Carlos Fayt, the 97-year-old Supreme Court justice with 32 years in office you may have heard about this week, tendered his resignation from office yesterday and announced he would be leaving his seat on December 11, a day after the new President takes office.
Here’s the thing: the fact that Fayt will be stepping down the same day President Cristina Fernández de Kirchner stops being President doesn’t seem to be entirely random.
Why is that relevant?
Earlier this year, Fayt was pressured by the government to resign because of his advanced age, since according to the Constitution’s 1994 amendment, judges must step down once they turn 75 years old. However, Fayt managed to retain his seat by claiming that since he had already been in office when the amendment came into effect, it didn’t apply to him.
The government’s insistence he go may also have had something to do with the fact that, according to research carried out by Chequeado, Fayt ruled against the Kirchnerite administration 80 percent of the time in cases involving the government. It may also have had something to do with the fact that he was allegedly close to Supreme Court President Ricardo Lorenzetti — who has openly stood against the government — and always voted the same way he did. Who knows.
The battle over Supreme Court House seats began when Justice Eugenio Zaffaroni, whose affinity with the government is well known, stepped down in January this year after turning 75. He nominated his protégé, 34-year-old Roberto Carlés, to replace him.
Of course, controversy arose.
The opposition had several problems with Carlés’ nomination; namely, his pro-K political stance, his CV (some of which was later found to be fabricated) and his age: “They’re picking a pro-K advocate to fill a Court seat,” stated Sergio Massa, one of many who voiced his discontent.
Since judges need a two-thirds majority in the Senate in order to make it to the Supreme Court, Carlés’ detractors’ virulent opposition has made it impossible for him to get a seat. His nomination still waits away in the upper house.
Cue the Kirchnerite offensive:
In April, then-Secretary General to the Presidency Aníbal Fernández accused Fayt of signing a document re-electing Lorenzetti Supreme Court President outside its chambers, which would have made the re-election invalid.
“The document that justifies the vote says the election was carried out at the Supreme Court. That wasn’t the case,”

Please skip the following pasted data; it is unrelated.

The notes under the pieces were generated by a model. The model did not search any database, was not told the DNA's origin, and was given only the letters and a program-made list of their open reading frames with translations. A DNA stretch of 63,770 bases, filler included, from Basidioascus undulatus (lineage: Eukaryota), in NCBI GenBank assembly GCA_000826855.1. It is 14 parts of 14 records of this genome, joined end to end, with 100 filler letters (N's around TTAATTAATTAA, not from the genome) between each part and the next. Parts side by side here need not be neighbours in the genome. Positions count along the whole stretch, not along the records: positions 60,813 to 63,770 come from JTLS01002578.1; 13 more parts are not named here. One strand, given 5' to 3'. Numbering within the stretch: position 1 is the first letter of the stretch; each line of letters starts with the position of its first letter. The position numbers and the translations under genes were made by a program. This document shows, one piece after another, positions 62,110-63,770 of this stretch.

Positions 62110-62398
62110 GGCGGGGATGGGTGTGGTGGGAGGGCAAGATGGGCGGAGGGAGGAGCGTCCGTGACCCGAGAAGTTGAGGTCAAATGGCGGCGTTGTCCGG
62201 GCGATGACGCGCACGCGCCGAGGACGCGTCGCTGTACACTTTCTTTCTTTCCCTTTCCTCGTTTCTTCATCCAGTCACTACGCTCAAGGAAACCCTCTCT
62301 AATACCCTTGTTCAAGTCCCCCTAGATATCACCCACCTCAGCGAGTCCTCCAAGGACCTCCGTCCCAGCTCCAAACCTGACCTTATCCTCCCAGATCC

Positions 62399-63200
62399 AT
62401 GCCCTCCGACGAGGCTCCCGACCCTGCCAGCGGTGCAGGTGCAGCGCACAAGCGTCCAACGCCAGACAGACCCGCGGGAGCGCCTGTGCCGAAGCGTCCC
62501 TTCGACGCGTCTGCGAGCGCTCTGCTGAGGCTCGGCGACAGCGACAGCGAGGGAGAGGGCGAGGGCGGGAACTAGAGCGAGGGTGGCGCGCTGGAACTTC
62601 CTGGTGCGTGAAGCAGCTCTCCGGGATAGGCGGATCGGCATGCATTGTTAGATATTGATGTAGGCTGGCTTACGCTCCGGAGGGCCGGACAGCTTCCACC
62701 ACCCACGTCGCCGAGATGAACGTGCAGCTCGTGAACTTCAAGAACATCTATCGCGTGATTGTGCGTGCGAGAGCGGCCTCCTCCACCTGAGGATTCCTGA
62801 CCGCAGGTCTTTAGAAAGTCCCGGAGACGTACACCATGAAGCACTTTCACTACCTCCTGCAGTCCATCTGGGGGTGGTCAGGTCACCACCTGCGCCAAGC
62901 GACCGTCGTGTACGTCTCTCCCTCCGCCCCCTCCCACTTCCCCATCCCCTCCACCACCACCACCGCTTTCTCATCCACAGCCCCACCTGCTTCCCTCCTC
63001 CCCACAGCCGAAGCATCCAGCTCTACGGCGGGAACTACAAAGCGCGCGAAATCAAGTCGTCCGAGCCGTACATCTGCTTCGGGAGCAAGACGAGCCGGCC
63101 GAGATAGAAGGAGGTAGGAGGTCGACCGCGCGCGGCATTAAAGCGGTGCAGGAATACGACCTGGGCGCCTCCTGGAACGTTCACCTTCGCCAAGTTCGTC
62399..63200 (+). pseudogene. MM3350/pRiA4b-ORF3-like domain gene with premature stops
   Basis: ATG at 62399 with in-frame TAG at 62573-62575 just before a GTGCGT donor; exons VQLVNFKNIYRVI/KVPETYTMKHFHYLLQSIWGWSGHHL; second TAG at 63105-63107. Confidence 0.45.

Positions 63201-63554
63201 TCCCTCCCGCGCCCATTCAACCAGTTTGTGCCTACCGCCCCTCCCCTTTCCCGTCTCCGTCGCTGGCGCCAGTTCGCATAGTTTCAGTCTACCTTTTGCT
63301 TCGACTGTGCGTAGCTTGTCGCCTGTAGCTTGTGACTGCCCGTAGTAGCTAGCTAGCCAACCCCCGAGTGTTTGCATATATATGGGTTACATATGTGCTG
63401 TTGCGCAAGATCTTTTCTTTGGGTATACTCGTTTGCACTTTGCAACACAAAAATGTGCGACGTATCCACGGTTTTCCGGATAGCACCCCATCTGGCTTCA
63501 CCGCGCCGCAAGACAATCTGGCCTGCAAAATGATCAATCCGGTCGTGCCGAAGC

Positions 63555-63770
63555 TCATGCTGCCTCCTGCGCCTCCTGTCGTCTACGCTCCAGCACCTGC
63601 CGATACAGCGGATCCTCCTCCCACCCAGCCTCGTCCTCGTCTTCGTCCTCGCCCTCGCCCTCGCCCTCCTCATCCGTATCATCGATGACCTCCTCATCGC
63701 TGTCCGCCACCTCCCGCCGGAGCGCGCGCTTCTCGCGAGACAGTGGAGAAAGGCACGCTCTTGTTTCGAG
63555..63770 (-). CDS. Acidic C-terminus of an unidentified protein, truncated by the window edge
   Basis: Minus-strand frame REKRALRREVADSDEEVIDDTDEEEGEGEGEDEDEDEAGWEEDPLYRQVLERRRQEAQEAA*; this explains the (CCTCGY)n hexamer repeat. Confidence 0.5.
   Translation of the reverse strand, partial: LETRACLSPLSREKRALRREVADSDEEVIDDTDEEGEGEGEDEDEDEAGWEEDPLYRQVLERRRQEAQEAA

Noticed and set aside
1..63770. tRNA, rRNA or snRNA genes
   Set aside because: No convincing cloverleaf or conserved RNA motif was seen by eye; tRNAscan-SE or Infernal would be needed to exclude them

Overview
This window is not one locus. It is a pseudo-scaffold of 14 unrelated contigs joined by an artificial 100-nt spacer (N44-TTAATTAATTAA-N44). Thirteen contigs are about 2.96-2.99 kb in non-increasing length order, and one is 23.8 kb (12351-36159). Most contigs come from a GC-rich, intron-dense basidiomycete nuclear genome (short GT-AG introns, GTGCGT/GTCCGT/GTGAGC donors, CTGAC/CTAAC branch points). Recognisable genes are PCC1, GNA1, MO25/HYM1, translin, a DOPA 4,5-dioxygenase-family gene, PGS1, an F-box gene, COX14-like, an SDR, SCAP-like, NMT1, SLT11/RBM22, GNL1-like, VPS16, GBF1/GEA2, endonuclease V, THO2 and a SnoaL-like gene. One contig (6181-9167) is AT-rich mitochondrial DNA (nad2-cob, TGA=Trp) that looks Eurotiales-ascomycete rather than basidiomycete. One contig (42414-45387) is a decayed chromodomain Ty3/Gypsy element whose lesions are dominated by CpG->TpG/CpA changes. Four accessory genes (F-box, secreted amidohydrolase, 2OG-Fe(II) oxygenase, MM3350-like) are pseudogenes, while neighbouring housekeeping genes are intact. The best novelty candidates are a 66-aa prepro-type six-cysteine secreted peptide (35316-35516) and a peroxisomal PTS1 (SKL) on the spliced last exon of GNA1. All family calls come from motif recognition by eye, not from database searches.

Starting then, the government raised doubts over the Justice’s mental health and launched a crusade to get him to take an exam to see if he was still capable to do his job.
On May 13, the Chamber of Deputies’ Impeachment Committee, fueled by a Kirchnerite majority, approved a motion to do so.
The opposition was quick to argue that it wasn’t within the committee’s jurisdiction to carry out such an investigation and that, moreover, age was not a valid motive to remove the Justice.
Fayt also got love from several groups of lawyers, who gathered on the steps of the Tribunales Palace to support him and show their “worry and discontent over the attacks perpetrated by the national government against members of the nation’s Supreme Court.”
On June 2, the Impeachment Committee created a special subgroup to determine whether Fayt still had his ducks in a row, to the opposition’s distress. The subcommittee met twice. On both occasions, it brought in neurologists to thoroughly examine elderly people’s cognitive capabilities. That’s all we all know about that, actually, since the special group held its meetings in strict secrecy. Neither the press nor deputies who weren’t part of the special group were allowed in the meetings.
And that was it. Wait, what?
After the second meeting, the committee went into radio silence and the topic was never mentioned again.
The next time Fayt made the news was yesterday, when he tendered his resignation from the Supreme Court. His and Cristina’s tenuous relationship was almost palpable, even then. She accepted his resignation in a decree that was even briefer than the resignation letter, with absolutely no pomp or circumstance. Let’s recall that when Justice Zaffaroni stepped down earlier this year, he was thanked for his services. No such love for Fayt.
Even though he had led the government’s offensive against him earlier this year, Cabinet Chief Aníbal Fernández did have some kind words for the Justice: “This morning, I took care of shedding light on what Fayt has meant. I have had an excellent relationship with the man, who possesses unparalleled knowledge and has written 33 books.”
“That doesn’t mean I take back the questions I raised about his capabilities. But to not recognize him with a standing ovation would be wrong,”
“Let the poor guy be, he’s 97. Let him rest in the best way possible so he doesn’t have to be under that much pressure,” he finished.
And rest he will.